"I was 9 in 1992, so I did not remember ACT UP but I do remember the giant condom (they placed) over the obelisk in Paris," Valois recalled with a laugh. "I discovered AIDS in the movies or TV but fortunately did not have any family members or friends with it." His character in the film, Nathan, is equally naïve at first. Upon meeting Sean at an ACT UP meeting, Nathan asks "What's your job?" Sean replies in no-nonsense fashion, "I'm poz, that's all."
Valois's co-star, Nahuel (pronounced "Noel") Perez Biscayart, spoke of his similar upbringing. "I really dived into the story and script," he said. "I was 9 or 10 years old at the time depicted so I knew very little." Biscayart, who was born in Argentina, also admitted to not having any personal knowledge of someone living with HIV/AIDS. You wouldn't know his lack of first-hand experience from his intense performance, which necessitated considerable weight loss.
Valois and Biscayart have several steamy scenes together in the film, which I couldn't resist asking about. "It was a challenge (to film them) because its not just about the sex," Biscayart said. "It was about the characters really opening up to each other." There is a particularly graphic yet poignant scene between the two lovers toward the film's end. "The final scene at the hospital was not just a sex scene but was very emotional; it was very difficult," according to Biscayart. Valois immediately agreed with his co-star.
Those viewers fortunate to have lived to tell about the early days of the AIDS pandemic will find both nostalgia and modern relevancy in BPM. It reminds us of the once popular phrase "silence = mort (death)," which can certainly be applied to our current US political situation. As one character states in a sassy yet still-timely manner, "We don't want to die, darling."
Arnaud Valois, Robin Campillo and Nahuel Perez Biscayart at the New York Film Festival
Now as then, government agencies more often serve as a hindrance than a help to those dealing with HIV/AIDS on the front lines. There have been tremendous medical advances over the last 20 years but not all those infected have had equal access to them. BPM focuses in particular on the development of protease inhibitors, which were initially regarded with suspicion. "People will think they're better than AZT," one skeptical character says about the then-new medications. "I'll take any kind of hope," responds an infected woman.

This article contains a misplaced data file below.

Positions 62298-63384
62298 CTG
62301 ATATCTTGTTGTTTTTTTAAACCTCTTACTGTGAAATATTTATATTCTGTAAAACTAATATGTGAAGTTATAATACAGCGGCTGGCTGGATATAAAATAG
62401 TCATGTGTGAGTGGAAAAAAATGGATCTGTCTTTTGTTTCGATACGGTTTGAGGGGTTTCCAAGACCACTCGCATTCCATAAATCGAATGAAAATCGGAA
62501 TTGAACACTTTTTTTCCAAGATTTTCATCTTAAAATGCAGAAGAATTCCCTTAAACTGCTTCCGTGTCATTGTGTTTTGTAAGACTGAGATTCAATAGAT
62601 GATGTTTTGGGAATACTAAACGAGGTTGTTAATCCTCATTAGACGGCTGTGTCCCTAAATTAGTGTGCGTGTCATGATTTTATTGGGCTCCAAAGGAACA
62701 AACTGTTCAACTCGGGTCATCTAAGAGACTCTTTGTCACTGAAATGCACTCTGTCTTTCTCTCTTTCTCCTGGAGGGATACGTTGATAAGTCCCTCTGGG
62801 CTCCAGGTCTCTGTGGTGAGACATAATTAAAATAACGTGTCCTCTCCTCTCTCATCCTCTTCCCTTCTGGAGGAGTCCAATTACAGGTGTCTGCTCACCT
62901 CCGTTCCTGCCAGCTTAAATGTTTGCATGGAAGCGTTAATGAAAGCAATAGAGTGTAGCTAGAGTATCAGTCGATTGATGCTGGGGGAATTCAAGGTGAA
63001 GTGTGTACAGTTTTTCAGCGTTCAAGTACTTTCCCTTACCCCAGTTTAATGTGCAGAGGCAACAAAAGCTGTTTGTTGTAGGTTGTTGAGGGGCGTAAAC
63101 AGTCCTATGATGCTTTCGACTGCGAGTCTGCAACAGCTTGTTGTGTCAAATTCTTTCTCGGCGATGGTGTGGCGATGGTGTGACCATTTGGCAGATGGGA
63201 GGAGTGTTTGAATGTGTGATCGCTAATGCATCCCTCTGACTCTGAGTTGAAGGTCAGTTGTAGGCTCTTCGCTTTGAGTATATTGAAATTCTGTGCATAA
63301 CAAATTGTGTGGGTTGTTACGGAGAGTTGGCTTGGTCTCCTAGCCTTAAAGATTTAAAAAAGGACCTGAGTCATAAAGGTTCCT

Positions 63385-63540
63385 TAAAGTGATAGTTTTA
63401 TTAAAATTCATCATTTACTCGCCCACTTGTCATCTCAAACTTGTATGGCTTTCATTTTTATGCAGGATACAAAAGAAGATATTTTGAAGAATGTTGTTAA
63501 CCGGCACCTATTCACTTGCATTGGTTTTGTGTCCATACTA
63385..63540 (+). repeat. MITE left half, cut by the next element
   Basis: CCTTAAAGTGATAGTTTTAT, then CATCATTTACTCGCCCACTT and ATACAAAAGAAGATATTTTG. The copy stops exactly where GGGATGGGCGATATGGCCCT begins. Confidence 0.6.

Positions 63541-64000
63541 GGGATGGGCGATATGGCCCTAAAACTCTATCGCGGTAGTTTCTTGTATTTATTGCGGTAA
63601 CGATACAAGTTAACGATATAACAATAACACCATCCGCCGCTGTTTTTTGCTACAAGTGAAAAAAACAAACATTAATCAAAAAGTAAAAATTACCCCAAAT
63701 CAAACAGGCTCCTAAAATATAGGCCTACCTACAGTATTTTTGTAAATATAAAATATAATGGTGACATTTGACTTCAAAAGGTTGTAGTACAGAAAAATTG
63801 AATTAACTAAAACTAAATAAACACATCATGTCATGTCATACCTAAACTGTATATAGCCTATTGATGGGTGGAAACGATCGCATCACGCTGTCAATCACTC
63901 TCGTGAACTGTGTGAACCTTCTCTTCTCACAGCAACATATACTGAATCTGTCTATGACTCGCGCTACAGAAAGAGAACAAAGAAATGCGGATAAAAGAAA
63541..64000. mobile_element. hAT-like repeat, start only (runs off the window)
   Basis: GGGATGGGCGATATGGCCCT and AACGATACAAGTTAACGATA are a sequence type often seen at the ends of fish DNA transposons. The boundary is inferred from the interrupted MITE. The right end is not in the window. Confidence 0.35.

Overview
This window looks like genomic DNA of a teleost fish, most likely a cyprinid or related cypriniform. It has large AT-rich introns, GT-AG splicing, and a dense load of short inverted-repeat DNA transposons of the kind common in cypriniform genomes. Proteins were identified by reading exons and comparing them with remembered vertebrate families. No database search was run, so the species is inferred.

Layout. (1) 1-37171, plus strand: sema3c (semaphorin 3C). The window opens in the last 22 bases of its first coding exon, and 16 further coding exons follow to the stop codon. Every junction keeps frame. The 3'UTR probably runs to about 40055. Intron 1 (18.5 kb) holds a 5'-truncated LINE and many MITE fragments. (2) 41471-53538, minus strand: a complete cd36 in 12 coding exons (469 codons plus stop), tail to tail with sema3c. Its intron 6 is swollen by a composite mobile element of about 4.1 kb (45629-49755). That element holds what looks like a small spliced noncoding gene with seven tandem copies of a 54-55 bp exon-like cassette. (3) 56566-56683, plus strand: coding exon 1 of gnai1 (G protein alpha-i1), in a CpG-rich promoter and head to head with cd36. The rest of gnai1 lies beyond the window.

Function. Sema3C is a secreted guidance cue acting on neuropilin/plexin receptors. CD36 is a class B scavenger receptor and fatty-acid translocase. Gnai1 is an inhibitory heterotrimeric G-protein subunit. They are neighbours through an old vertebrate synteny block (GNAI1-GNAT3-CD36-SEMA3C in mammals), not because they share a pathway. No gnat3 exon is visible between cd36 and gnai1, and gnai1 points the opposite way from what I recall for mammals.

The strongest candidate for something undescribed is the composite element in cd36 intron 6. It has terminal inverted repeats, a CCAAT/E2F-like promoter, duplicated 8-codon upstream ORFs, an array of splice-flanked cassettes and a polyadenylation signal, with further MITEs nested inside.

According to Campillo, Biscayart and Valois, their film is being very well received thus far. "Its very popular in France, which we did not expect," said Campillo. "We had low expectations due to the subject and gay sex scenes; I did not think the film would be such a success."
Moviegoers too young to remember the time period depicted in BPM are also responding well. "Apparently, they are very moved and some are shocked at the beginning (of the film) because they didn't know so many people died from AIDS," said Valois. Biscayart seconded that by saying: "(Younger viewers) are going beyond activism and are excited about breaking taboos; girls are really excited about the gay sex scenes in the film (laugh)." Campillo and his stars are optimistic their work will be just as well received in the US.
With any luck, BPM will emerge as one of the five finalists for this year's foreign language Oscar. Even if it doesn't, though, this powerful movie should not be missed by moviegoers young and old, gay and straight. For more information about the film or to purchase tickets click here.
Interview by Rev. Chris Carpenter, resident film and stage critic of Movie Dearest and Rage Monthly Magazine.